Another often-overlooked aspect of most cameras is their ability to record internal audio. The majority of camera companies seem to have internal audio as an afterthought, but with the Pocket 4K that is certainly not the case. With two internal microphones on either side of the lens mount, the internal audio captured is arguably the best I’ve ever heard from any camera that I’ve owned – it was so good that I ended up using it as the audio for the short film!

Another great little feature is that you can choose to record separate channels from each internal microphone so that you’re able to get an amazing stereo effect. Still, if you prefer to use other microphones, there is the option to choose between the 3.5mm stereo jack or the mini XLR audio input with phantom power.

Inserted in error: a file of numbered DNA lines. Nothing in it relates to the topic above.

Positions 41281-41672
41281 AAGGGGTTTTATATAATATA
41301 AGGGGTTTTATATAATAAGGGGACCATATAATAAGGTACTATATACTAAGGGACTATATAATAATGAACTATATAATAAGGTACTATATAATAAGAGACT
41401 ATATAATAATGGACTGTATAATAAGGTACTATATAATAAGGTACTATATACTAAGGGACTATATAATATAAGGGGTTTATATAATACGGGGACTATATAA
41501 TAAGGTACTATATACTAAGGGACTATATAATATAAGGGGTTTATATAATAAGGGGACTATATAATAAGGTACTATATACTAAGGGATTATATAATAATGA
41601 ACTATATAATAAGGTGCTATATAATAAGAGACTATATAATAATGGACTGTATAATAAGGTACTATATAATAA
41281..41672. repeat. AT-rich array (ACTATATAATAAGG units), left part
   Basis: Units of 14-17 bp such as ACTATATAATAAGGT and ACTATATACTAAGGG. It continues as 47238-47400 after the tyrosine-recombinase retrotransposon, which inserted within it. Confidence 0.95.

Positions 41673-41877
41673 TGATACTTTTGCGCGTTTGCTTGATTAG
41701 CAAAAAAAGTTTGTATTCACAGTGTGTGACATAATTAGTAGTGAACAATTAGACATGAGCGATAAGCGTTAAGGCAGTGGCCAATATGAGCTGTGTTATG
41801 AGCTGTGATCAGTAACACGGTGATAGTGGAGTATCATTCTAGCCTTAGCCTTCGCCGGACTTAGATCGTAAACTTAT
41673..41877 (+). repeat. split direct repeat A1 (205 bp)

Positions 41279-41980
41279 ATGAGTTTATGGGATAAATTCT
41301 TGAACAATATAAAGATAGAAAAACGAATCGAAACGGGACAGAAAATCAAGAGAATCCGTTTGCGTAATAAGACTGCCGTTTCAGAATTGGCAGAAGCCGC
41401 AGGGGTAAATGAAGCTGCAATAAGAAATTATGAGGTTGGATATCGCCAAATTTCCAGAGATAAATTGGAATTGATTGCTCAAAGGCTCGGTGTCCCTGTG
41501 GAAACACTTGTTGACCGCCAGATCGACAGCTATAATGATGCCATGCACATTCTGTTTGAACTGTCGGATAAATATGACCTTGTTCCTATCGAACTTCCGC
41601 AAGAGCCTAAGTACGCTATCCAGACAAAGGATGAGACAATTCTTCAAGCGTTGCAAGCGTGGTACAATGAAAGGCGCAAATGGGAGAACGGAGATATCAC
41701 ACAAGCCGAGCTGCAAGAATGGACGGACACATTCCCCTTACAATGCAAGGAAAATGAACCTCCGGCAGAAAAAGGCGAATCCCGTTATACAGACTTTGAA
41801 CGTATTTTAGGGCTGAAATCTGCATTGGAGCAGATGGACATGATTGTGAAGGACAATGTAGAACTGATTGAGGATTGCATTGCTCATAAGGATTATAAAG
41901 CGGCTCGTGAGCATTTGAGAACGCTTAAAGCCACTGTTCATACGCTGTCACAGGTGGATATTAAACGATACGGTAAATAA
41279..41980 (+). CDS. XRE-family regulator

Using Gimbals & Filming at Night

Filming at night on a gimbal brought on a whole new set of challenges for the Pocket 4K. Our first evening shoot was centred around recording two dancers in Perth’s CBD. When filming in cities with the URSA Mini Pro, I was used to people looking, and especially the police asking for permits – so I was curious to see how the general public would react to the Pocket 4K on a DJI Ronin S. Fortunately, no one batted an eyelid and the whole scene went almost unnoticed!

I had a great time using the pocket 4K on the DJI Ronin S, and from someone that is used to only getting smooth cinema-quality footage from a camera dolly or heavy Steadicam, it was fantastic to get the same results from a piece of equipment that was so portable. However, it did take some time to balance the Pocket 4K, as we had to use a small adjustable base plate to help centre the camera.